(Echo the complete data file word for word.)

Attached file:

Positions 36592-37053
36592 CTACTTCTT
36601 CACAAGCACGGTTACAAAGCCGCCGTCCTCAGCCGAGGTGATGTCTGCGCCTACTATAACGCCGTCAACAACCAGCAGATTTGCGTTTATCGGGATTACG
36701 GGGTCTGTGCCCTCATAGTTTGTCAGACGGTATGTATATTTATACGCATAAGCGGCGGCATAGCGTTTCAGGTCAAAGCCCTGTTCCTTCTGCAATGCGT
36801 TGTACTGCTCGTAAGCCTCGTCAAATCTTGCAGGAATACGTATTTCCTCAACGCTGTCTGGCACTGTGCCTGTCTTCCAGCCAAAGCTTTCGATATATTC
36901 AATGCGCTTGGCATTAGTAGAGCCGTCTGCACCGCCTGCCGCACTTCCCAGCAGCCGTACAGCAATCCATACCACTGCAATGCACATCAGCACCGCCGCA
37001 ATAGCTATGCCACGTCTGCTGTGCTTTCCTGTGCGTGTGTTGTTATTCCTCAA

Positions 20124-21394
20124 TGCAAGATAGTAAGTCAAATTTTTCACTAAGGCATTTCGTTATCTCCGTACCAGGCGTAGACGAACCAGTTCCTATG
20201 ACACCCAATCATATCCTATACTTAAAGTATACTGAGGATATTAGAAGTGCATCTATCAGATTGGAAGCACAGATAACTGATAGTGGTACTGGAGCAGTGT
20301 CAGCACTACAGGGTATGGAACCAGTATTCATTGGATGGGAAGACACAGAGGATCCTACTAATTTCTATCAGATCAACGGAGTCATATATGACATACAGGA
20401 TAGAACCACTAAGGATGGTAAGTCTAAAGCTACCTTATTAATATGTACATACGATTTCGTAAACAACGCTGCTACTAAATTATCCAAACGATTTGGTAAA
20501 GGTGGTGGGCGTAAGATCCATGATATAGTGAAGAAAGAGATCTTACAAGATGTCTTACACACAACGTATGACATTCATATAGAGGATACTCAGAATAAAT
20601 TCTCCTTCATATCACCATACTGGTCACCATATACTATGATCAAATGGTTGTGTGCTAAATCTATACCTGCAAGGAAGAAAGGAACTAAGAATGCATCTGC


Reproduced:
Positions 36592-37053
36592 CTACTTCTT
36601 CACAAGCACGGTTACAAAGCCGCCGTCCTCAGCCGAGGTGATGTCTGCGCCTACTATAACGCCGTCAACAACCAGCAGATTTGCGTTTATCGGGATTACG
36701 GGGTCTGTGCCCTCATAGTTTGTCAGACGGTATGTATATTTATACGCATAAGCGGCGGCATAGCGTTTCAGGTCAAAGCCCTGTTCCTTCTGCAATGCGT
36801 TGTACTGCTCGTAAGCCTCGTCAAATCTTGCAGGAATACGTATTTCCTCAACGCTGTCTGGCACTGTGCCTGTCTTCCAGCCAAAGCTTTCGATATATTC
36901 AATGCGCTTGGCATTAGTAGAGCCGTCTGCACCGCCTGCCGCACTTCCCAGCAGCCGTACAGCAATCCATACCACTGCAATGCACATCAGCACCGCCGCA
37001 ATAGCTATGCCACGTCTGCTGTGCTTTCCTGTGCGTGTGTTGTTATTCCTCAA

Positions 20124-21394
20124 TGCAAGATAGTAAGTCAAATTTTTCACTAAGGCATTTCGTTATCTCCGTACCAGGCGTAGACGAACCAGTTCCTATG
20201 ACACCCAATCATATCCTATACTTAAAGTATACTGAGGATATTAGAAGTGCATCTATCAGATTGGAAGCACAGATAACTGATAGTGGTACTGGAGCAGTGT
20301 CAGCACTACAGGGTATGGAACCAGTATTCATTGGATGGGAAGACACAGAGGATCCTACTAATTTCTATCAGATCAACGGAGTCATATATGACATACAGGA
20401 TAGAACCACTAAGGATGGTAAGTCTAAAGCTACCTTATTAATATGTACATACGATTTCGTAAACAACGCTGCTACTAAATTATCCAAACGATTTGGTAAA
20501 GGTGGTGGGCGTAAGATCCATGATATAGTGAAGAAAGAGATCTTACAAGATGTCTTACACACAACGTATGACATTCATATAGAGGATACTCAGAATAAAT
20601 TCTCCTTCATATCACCATACTGGTCACCATATACTATGATCAAATGGTTGTGTGCTAAATCTATACCTGCAAGGAAGAAAGGAACTAAGAATGCATCTGC